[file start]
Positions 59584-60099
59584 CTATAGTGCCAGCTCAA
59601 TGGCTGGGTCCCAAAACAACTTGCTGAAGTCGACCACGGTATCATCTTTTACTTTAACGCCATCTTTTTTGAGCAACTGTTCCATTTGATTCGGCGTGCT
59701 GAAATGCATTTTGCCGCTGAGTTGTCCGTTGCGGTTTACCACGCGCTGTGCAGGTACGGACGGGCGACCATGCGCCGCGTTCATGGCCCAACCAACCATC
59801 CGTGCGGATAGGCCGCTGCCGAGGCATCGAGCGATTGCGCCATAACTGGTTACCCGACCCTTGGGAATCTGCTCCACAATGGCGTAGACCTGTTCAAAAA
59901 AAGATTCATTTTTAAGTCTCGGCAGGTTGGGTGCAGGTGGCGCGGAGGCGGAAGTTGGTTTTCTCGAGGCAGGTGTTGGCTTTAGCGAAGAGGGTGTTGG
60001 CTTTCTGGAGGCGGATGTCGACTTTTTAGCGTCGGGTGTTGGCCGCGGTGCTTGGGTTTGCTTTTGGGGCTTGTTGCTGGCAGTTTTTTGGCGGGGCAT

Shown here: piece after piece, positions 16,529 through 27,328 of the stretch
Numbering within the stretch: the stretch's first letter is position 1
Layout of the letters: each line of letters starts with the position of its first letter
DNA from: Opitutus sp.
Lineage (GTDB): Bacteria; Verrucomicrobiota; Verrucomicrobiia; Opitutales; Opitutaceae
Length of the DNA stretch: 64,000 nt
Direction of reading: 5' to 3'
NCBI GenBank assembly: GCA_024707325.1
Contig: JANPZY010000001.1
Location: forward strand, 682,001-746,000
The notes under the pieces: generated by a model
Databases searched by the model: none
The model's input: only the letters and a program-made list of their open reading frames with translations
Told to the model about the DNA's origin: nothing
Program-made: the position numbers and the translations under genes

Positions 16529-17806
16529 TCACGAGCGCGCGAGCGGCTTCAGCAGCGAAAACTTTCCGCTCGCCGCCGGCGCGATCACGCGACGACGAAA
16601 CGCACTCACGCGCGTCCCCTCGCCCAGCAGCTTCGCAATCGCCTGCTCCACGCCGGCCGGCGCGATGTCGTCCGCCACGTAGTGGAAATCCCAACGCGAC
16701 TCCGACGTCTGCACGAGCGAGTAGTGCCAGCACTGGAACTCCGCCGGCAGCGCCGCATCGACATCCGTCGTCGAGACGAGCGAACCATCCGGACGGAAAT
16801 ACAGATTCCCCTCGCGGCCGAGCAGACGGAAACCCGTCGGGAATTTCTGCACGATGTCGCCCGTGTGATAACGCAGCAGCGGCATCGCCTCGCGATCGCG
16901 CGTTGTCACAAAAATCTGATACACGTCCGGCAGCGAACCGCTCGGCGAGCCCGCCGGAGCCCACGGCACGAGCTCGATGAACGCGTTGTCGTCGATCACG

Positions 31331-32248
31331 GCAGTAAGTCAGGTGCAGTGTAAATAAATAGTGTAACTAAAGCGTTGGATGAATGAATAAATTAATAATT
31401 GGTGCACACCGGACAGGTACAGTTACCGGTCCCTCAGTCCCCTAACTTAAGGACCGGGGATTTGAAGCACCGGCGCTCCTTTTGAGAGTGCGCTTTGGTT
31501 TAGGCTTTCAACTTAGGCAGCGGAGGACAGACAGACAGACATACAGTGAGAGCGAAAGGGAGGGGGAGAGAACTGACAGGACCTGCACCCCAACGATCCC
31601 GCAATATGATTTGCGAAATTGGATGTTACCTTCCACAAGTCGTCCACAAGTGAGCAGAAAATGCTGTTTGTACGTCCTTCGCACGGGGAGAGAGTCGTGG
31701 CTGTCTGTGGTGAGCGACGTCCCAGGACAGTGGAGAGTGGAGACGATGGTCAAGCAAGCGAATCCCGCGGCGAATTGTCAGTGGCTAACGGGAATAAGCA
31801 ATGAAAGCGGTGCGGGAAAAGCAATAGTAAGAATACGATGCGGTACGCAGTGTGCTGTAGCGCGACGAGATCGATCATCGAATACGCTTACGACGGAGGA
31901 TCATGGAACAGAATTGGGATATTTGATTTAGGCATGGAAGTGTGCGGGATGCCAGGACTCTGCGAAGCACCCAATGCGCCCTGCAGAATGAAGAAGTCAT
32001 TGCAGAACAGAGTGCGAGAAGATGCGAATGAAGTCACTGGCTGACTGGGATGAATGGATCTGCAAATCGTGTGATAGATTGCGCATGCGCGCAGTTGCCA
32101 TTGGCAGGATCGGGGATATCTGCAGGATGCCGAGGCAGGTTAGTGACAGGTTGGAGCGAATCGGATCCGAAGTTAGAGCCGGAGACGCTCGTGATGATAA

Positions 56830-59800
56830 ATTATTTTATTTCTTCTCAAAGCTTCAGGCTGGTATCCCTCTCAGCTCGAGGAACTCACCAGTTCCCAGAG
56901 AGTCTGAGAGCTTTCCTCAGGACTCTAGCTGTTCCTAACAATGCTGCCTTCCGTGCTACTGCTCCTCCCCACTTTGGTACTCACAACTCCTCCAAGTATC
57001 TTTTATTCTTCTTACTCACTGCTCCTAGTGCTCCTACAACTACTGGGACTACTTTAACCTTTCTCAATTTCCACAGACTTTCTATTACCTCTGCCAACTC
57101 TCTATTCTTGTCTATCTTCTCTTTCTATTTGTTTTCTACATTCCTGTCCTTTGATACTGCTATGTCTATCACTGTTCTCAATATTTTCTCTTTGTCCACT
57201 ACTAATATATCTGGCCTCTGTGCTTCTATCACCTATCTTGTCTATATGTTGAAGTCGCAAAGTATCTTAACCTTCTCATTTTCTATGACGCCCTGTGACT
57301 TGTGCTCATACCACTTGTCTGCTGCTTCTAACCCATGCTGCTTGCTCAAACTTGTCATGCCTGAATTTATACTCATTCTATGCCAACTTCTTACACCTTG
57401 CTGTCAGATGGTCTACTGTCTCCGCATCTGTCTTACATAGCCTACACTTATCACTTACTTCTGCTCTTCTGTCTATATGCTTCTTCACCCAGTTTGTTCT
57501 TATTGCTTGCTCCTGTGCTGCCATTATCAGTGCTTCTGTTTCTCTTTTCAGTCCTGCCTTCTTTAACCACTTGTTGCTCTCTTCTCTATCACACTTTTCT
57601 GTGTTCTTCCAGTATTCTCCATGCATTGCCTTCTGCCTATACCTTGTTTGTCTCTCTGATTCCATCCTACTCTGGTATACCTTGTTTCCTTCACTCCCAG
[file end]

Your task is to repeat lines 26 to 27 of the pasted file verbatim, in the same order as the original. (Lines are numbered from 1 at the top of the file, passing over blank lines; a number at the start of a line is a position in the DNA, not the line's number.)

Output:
16701 TCCGACGTCTGCACGAGCGAGTAGTGCCAGCACTGGAACTCCGCCGGCAGCGCCGCATCGACATCCGTCGTCGAGACGAGCGAACCATCCGGACGGAAAT
16801 ACAGATTCCCCTCGCGGCCGAGCAGACGGAAACCCGTCGGGAATTTCTGCACGATGTCGCCCGTGTGATAACGCAGCAGCGGCATCGCCTCGCGATCGCG